Several DSPT professors have published articles in the most recent issue of the Angelicum (86). Fr. Michael Dodds, OP, Professor of Philosophy and Theology, wrote an article titled “Unlocking Divine Causality: Aquinas, Contemporary Science, and Divine Action” (p. 67-87). His article looks at how the notion of causality, broadly conceived in classical philosophy in terms of material, formal, efficient and final causes, was reduced by modern, Newtonian physics to efficient and material causes only. Dodds points out that the discoveries of contemporary science have again broadened our understanding of causality, opening the way to a retrieval of the idea of causality in classical philosophy which may be useful to science in its account of the natural world and to theology in its discussion of divine action. Fr. Anselm Ramelow, OP, Associate Professor of Philosophy, included an article titled “The Best of All Possible Sciences: Leibniz’ Alternative Beginning of Modern Science” (p. 175-189). Ramelow discusses how the typical contemporary opposition between faith and science is a late development that stands in contrast with the assumptions of the early giants of modern science in the seventeenth century. He looks at G. W. Leibniz’ approach in particular and shows how it demonstrates that modern mathematical physics requires and profits from a metaphysical basis and a notion of substantial form. Fr. Chris Renz, OP, Academic Dean and Assistant Professor of Theology, published an article titled “Our Daily Bread: Practical Wisdom for Food Purchase and Consumption in a Global Market” (p. 215-237). Renz explores how multinational corporations use their network of relationships to camouflage behavior which is harmful and to confuse the consumer. He also explores some theological concepts of practical wisdom and the development of what Benedict XVI has termed an “ethics of participation.” Finally, by recalling the relationship between liturgical life and daily life, the article suggests an important source of strength for effecting real changes in response to the problems of a global food market.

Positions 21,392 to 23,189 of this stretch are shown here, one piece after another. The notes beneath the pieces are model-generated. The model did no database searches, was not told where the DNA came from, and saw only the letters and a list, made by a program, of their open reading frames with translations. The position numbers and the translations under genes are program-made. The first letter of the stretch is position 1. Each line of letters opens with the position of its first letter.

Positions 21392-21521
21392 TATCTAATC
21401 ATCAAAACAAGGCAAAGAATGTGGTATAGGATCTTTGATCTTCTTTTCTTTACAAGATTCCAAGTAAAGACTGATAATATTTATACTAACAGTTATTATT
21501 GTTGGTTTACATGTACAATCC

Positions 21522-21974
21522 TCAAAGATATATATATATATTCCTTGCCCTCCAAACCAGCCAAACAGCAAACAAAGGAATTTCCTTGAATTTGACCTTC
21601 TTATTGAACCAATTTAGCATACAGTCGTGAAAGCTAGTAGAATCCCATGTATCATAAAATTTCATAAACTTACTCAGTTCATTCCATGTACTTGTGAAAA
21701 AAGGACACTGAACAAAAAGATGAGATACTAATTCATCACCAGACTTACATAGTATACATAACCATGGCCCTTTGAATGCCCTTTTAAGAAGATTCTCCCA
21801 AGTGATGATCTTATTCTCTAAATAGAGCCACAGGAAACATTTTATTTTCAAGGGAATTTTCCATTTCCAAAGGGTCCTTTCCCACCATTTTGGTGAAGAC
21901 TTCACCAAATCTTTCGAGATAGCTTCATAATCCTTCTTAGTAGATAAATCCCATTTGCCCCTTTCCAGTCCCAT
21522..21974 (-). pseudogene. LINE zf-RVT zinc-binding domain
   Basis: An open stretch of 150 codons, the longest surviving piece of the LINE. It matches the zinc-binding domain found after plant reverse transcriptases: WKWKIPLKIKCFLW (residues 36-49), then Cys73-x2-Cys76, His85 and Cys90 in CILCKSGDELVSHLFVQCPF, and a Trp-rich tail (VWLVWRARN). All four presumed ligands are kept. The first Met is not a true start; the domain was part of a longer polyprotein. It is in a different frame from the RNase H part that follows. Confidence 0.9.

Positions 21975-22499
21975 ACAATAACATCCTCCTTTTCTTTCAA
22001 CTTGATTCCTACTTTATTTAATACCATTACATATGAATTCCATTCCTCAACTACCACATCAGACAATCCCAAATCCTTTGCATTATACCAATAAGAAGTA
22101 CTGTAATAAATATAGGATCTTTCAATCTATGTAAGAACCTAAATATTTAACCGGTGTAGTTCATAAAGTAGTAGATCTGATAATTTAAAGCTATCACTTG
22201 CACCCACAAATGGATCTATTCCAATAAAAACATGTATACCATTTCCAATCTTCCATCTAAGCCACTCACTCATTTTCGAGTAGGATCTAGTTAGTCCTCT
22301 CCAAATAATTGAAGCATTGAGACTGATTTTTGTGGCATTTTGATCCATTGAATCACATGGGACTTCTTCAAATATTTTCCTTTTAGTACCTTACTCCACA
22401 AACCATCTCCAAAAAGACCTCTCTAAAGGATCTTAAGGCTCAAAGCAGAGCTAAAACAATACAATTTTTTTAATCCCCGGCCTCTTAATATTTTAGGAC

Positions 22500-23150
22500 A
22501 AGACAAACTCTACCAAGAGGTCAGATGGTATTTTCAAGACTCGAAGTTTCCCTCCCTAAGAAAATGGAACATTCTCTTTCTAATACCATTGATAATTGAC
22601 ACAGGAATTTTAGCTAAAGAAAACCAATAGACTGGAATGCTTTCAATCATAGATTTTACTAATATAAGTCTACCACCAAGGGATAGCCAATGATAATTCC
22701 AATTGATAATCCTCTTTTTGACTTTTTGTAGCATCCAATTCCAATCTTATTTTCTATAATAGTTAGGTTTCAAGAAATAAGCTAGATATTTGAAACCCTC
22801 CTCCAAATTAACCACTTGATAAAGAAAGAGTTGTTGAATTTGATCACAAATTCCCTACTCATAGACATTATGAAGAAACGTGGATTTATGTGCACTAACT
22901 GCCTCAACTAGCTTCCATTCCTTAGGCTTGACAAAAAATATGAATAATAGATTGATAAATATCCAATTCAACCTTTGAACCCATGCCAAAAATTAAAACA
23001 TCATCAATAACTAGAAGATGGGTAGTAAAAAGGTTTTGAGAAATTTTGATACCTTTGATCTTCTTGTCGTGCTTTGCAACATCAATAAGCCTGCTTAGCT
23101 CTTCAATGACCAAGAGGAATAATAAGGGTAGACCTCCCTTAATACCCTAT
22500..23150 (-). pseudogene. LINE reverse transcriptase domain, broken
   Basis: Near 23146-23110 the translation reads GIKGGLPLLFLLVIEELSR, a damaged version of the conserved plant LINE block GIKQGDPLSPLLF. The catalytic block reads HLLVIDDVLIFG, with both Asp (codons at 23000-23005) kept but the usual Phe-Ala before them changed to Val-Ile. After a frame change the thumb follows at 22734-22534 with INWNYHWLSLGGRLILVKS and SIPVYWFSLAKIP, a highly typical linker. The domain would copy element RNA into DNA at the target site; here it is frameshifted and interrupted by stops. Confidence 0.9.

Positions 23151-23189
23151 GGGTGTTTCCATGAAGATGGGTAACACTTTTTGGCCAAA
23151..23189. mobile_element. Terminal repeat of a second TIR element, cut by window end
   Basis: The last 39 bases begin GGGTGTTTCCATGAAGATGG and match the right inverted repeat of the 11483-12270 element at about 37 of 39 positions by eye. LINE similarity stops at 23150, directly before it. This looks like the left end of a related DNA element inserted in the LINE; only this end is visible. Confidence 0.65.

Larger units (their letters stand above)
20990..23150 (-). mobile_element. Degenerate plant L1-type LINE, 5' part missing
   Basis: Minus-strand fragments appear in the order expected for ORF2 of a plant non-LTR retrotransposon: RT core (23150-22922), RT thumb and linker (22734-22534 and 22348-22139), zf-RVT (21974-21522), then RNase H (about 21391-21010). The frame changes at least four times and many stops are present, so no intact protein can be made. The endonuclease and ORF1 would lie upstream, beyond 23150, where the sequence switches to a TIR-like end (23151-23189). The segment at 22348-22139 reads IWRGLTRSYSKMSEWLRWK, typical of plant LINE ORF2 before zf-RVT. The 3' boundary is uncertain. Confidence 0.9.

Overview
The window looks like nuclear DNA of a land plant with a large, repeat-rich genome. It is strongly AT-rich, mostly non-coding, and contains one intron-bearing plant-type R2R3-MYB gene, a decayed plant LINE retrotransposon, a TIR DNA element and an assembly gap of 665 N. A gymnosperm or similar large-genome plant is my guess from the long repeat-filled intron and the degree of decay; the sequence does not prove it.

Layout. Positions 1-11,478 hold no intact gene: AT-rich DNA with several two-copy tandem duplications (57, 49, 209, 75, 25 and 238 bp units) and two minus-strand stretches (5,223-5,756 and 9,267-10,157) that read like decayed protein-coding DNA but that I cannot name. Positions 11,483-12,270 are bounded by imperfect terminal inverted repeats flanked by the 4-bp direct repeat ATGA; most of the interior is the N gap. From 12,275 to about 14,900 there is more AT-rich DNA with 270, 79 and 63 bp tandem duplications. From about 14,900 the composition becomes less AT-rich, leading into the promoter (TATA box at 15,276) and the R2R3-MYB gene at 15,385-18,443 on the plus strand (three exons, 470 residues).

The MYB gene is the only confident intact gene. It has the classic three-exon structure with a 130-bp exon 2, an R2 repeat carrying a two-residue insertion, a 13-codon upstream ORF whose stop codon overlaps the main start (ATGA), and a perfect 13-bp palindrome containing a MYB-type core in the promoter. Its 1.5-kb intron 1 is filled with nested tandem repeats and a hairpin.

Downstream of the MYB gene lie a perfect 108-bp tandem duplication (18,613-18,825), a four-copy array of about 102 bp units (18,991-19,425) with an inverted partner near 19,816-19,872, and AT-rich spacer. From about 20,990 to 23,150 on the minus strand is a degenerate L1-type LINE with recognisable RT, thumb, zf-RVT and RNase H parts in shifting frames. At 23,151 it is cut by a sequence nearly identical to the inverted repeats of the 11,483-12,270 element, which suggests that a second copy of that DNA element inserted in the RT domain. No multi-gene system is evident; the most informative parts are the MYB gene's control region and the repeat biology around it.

Fr. Hilary Martin, OP, Emeritus Professor, brought his work with Australian Aboriginals to DSPT this semester as part of the Faith in Human Rights symposium. On April 19, as part of the reception for the art exhibit Touching the Land: Contemporary Aboriginal Art from Australia, Martin organized a ceremonial placing of an Aboriginal message stick as a permanent part of the DSPT Chapel. Then, on May 19, he partnered again with Virginia May, curator of the art exhibit, for a showing and discussion of the movie Ten Canoes and the Aboriginal art. The movie is about Australian Aboriginal life in Central Australia around 1000 B.C. and is narrated and acted by the Aboriginal people of Central Australia. Both events were well attended and all attendees enjoyed learning more about Australian Aboriginal life.
DSPT alum, Ed Hopfner, is now coordinating the Marriage and Family Life programs for the Diocese of Oakland. He reports that his studies at DSPT in the area of moral theology are especially helpful here, and the focus on first principles emphasized at DSPT are particularly important for grappling with some of the issues with which they are involved. The individual faculty and student members of DSPT that he has come to know have also served as wonderful resources for his work.